Like most County departments and the workforce in general, the Wayne County 911 Emergency Center has a shortage of staff.
Currently, 911 operators are working 16-18 hour days in what is considered a strenuous job.
Yes, COVID has taken its toll, but a death within the staff on Wednesday and transfers to other County departments is also contributing to the pressures. A total of six 911 operators have left in the past year.
It takes a high school diploma to apply for a 911 operator position, but the civil service test, typing requirements, multi-tasking test, six month training and ongoing education programs take a toll.
The last class started with 100 applicants, 75 who turned up for the first day, 60 who passed the initial program and that left 40 after typing and multi-tasking tests.
Successful recruits, after the six-month training, then face odd hours including weekends, holiday and birthdays on the job. Then the stress and emotional toll from dealing with people, perhaps experiencing their worst day on the planet.
“It’s not like there can be an empty chair at 911. Somebody has to sit in that chair,” said 911 operator, CSCA Union President David Stalker. He added that another 911 operator is leaving next week to attend training to become a Wayne County Sheriff.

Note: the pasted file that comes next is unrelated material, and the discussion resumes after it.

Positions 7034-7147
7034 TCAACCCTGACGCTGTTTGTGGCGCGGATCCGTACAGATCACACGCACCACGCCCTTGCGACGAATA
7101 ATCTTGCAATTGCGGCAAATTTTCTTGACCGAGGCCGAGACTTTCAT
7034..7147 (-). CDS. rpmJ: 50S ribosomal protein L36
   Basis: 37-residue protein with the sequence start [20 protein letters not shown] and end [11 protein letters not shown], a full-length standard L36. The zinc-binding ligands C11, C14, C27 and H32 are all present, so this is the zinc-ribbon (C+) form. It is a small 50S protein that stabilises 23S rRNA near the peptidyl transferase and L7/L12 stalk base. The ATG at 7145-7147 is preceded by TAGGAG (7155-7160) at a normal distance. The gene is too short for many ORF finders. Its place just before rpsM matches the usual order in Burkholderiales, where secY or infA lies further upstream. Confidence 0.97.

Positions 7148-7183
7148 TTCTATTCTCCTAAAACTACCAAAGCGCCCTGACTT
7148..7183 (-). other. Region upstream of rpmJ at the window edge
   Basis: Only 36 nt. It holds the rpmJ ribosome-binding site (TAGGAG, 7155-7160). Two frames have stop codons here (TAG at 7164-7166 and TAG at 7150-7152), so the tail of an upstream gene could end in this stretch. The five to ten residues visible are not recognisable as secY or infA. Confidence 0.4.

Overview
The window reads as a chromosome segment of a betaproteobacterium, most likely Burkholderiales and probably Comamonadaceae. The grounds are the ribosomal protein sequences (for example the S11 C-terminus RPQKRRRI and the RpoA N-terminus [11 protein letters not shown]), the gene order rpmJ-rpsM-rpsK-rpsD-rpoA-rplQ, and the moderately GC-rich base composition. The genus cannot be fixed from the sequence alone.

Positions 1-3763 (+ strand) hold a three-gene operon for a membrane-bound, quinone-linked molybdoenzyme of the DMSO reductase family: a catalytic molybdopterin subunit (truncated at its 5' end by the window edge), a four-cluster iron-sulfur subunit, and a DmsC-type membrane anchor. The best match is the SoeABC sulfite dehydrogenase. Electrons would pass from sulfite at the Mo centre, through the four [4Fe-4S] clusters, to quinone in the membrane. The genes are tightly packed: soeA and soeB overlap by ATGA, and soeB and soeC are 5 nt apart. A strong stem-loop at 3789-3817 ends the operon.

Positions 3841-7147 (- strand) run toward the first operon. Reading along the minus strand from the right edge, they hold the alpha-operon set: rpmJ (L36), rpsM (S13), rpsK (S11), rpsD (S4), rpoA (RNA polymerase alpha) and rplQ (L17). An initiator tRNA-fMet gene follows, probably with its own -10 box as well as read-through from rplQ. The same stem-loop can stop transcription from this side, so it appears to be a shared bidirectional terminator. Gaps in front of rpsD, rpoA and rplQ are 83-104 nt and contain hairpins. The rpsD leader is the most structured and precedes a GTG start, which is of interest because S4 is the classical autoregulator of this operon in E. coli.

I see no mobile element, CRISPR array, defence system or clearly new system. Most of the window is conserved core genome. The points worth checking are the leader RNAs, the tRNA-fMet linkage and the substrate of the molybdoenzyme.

According to Emergency Management Director, George Bastedo, 911 operators have one of the most critical positions in the County.
According to County Administrator, Rick House, it is extremely difficult to maintain a full 911 staff. The union contract satisfied wage and working conditions, but since the contract was approved, wages in the private sector have skyrocketed. Even though Wayne County is competitive with surrounding municipalities, the “silver tsunami” of retiring has elevated middle positions to management, but left the workforce short in critical positions. “The world is changing fast.” He added that with the current shortage of workers, the more flexible public sector is gouging the municipal workforce.
“Yes, we’re in trouble, but we are not alone. This has hit everybody pretty tough”.
County leaders have indicated that the number of employees with COVID, or in isolation due to COVID restrictions, often equals the number of people without COVID restrictions.